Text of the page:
We're sure having a lot of rain this spring. That means that I'm spending more time inside, doing housework and other indoorsy sort of things than I would normally in June. I hope the rain tapers off here so that summer can get underway. The tomatoes, peppers, and eggplants could do with some properly blistering days.
Today I harvested all the remaining garlic scapes, those fleeting late spring delicacies. I left a few scapes intact from each of the varieties of garlic I'm growing, except for the chesnok red. See, removing the scapes is supposed to make the bulbs bigger (logical), but leaving them in place is supposed to give you smaller bulbs that store longer (possible). Since my garlic all started sprouting in December last year, I'm hoping that I can store a portion of this year's harvest a bit longer. We'll see how it goes. I devote what is probably an excessive amount of thought to extending the portion of the year when we eat our own garlic. I'll let you know how this experiment works out. Oh, and I cut all the chesnok red because it is supposed to store for less time overall than the other five varieties of garlic. While I was out there harvesting, I had to beat back some nemorosa sage (an ornamental for the bees) that was sprawling all over the garden and into one row of garlic in particular. You'd think it owned the place or something. It makes for nice bouquets.
Anyhoo, I was planning to make garlic scape pesto, which all the gardeners seem to be raving about these days. But shock and horror! My supply of nuts to make pesto was unconscionably low. So I whipped up one batch with the few walnuts I had, and then another slightly larger batch with a slightly larger supply of pecans. Oh man! This stuff is maddeningly good! Why didn't I make some of this last year? (Because I'm hopelessly unhip, obviously.) It couldn't be a simpler recipe: equal parts by volume of nuts and coarsely chopped garlic scapes, plus a big pinch of salt, all pulverized in the food processor, then add generous amounts of olive oil to reach a decent consistency. I know it's vague, but you'll do well, grasshopper.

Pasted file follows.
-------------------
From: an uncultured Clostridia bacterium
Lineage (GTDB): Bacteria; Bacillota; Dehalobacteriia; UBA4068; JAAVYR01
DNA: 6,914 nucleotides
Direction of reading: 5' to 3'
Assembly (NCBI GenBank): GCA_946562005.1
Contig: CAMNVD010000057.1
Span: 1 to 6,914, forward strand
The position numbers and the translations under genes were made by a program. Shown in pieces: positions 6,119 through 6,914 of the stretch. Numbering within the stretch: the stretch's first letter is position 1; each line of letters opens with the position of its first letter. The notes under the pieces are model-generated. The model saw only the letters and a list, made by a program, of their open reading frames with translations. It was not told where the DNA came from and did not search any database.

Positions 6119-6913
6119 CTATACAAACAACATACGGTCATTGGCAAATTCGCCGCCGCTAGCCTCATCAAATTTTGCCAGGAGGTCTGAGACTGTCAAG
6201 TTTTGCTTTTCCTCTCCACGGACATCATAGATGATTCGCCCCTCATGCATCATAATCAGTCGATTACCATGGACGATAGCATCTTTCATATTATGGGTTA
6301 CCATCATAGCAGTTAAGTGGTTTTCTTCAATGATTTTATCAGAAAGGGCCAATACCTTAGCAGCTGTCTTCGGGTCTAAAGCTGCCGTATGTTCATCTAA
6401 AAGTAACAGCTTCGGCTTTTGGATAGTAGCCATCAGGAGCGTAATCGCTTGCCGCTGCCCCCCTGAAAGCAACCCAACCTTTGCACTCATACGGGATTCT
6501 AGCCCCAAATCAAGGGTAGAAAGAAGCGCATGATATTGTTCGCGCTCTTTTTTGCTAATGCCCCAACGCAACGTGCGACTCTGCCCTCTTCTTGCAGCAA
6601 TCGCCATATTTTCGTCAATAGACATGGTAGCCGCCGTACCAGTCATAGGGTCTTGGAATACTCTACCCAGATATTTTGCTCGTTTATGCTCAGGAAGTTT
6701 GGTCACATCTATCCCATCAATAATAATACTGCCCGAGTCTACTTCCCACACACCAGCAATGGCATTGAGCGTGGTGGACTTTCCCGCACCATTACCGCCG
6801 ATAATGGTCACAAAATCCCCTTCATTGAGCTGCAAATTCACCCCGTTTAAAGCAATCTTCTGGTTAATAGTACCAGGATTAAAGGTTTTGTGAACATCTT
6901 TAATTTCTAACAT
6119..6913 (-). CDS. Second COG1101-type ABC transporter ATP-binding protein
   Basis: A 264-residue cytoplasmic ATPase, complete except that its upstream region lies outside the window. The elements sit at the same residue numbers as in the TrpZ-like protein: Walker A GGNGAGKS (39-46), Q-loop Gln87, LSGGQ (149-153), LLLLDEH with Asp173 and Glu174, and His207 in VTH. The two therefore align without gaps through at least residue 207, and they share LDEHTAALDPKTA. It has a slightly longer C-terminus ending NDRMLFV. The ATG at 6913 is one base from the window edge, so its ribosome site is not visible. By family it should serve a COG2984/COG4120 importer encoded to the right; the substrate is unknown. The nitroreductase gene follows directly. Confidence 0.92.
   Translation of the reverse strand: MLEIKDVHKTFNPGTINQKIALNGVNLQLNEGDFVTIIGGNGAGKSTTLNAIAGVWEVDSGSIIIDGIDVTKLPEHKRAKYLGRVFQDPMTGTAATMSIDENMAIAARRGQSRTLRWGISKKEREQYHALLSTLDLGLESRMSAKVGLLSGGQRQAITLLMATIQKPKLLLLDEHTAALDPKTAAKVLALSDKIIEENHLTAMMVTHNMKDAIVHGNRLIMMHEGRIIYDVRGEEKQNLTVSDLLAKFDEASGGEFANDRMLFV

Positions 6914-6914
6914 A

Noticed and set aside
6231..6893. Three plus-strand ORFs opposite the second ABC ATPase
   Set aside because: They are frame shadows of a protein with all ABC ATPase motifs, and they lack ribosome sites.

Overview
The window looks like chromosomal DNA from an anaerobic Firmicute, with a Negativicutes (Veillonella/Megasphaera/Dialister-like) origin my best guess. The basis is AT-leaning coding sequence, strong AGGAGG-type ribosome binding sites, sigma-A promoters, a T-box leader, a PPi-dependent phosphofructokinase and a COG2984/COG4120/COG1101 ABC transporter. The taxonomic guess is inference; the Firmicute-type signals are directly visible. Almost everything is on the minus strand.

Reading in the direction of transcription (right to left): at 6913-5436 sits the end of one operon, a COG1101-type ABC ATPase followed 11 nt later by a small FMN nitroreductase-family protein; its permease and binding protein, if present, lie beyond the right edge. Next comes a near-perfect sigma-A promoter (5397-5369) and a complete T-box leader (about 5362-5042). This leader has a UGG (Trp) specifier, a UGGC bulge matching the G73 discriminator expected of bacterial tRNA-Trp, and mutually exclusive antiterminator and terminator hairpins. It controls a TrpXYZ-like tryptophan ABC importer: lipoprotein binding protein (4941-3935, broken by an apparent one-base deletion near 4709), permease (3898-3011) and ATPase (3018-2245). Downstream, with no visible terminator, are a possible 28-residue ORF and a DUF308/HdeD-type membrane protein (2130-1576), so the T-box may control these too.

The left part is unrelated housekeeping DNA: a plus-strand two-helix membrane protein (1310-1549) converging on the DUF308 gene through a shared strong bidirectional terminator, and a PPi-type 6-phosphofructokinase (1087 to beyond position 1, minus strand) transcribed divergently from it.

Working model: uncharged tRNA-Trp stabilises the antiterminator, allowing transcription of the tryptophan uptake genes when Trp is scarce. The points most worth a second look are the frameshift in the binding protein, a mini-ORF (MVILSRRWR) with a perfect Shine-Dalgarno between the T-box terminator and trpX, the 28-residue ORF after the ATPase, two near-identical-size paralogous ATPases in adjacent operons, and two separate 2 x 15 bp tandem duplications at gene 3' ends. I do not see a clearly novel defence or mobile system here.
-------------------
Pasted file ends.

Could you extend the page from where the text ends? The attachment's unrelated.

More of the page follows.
Seriously, I could have eaten this stuff with spoon until it was gone. Instead I contented myself with a few scoops on carrot sticks. I definitely preferred the walnut version. Then I dutifully froze both batches and whipped up a pasta dish for lunch from the remaining garlic scapes and a jar of last summer's roasted tomato sauce. I'm going to save the garlic scape pestos for dinner with company. The only trouble will be trying to decide whether to used it on pasta, or on pizza, or in a dish of scalloped potatoes, or whether it's better as a crudite dip. I think it could be bulked up and tamed at the same time with some bread crumbs and water for those garlic-shy folks. Me, I like the full bore stuff. But then, I've never lived in fear of vampires.
Other than that, I caught up on folding several loads of laundry, vacuumed, cleaned the kitchen and a pile of ziploc bags, and fed my worms. They seem to be doing well, but it's really hard to tell with worms. Then I caulked a few more windows around the house until my wrist complained.
I'm ready for some drier weather now. The second crop of parsnips needs to be planted, and there are still more onion family seedlings to set out. The fennel needs to be transplanted as well. If it doesn't stop raining soon, the funk may get some of those garden plants. If you've got more sunshine than you need, please send it my way...
The Best Way to Bake Pizza in a Home Oven
7 hours ago